The FBI says that complaints concerning online scams and investment fraud have now reached a record-breaking level. The FBI’s Internet Crime Complaint Center (IC3) received its 6 millionth complaint on May 15, 2021. While it took close to seven years for the IC3 to register its first one million reports, it took only 14 months to add the latest million to file. According to the US agency, annual complaint volumes increased by close to 70% between 2019 and 2020. The most common crimes reported were phishing scams, schemes relating to non-payment or non-delivery, and extortion attempts.
Commenting on this story is Hank Schless, Senior Manager of Security Solutions of Lookout: “Even as parts of the world emerge out of the pandemic and some employees start to return to the office, hybrid work is here to stay in some capacity for a long time. This means that employees will continue to use unmanaged or personal devices from outside the traditional corporate perimeter, which makes them very difficult to monitor for risk that might be introduced into the organisation. Employees expect to be able to access any resource from any location on any device. In the case of organisations that have a complex hybrid infrastructure, this creates a situation where they need to ensure the same level of secure access to everything. Cloud apps and infrastructure are built with integrations into modern identity and access tools, but lots of legacy on-premises solutions aren’t. Security teams need to be able to extend the security benefits of cloud-based infrastructure to on-premises resources. Attackers know that if they’re able to compromise an individual’s account or device through a personal channel, they could gain access to corporate data stored on the device or that the device is connected to through tools like VPN.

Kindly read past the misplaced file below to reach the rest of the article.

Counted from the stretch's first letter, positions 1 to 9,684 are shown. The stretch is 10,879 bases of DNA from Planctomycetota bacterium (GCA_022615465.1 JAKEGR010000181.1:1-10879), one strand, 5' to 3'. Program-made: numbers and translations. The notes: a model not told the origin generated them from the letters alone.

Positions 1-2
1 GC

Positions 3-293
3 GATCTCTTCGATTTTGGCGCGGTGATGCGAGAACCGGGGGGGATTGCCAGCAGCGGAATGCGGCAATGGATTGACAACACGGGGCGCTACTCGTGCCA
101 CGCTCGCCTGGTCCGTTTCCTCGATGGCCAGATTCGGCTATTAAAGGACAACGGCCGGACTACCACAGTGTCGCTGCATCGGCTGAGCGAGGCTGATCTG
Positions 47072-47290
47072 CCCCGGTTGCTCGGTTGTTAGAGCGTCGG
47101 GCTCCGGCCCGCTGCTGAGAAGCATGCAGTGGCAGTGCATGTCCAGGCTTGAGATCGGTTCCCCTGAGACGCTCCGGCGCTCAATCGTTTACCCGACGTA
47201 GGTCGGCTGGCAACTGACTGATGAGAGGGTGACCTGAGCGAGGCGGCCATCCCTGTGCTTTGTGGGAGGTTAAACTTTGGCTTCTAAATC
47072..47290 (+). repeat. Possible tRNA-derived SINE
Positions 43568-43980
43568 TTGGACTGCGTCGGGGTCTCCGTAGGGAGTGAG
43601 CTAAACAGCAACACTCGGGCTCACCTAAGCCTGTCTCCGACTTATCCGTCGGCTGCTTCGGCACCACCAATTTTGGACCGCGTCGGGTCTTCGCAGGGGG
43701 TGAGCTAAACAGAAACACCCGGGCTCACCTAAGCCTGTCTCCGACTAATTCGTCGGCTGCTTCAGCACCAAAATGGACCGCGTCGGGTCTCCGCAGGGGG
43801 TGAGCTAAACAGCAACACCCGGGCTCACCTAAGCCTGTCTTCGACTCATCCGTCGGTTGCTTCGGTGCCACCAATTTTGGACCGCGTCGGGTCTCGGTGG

“The report notes that Business Email Compromise scams, romance and confidence schemes, and investment fraud were all leading financial loss attacks. Mobile devices make the perfect reconnaissance target for threat actors due to the unique data present. Malicious actors can harvest contact lists, credentials, private conversations, and social media content from mobile devices in order to plan subsequent attacks. These phishing attacks can even be launched from a co-worker or friend’s infected device, improving the chances of success.
“Organisations need to ensure that no unauthorised users can gain access to their infrastructure. Implementing Zero Trust policies that assume no user or device can be trusted until proven otherwise will help mitigate this risk. Zero Trust Network Access (ZTNA) enables organisations to implement access policies that look at the context under which the device and the user, respectively, are attempting to access the corporate network. This could uncover anomalous activity such as a different login location than usual or malware lurking on a device before it connects.”Click below to share this article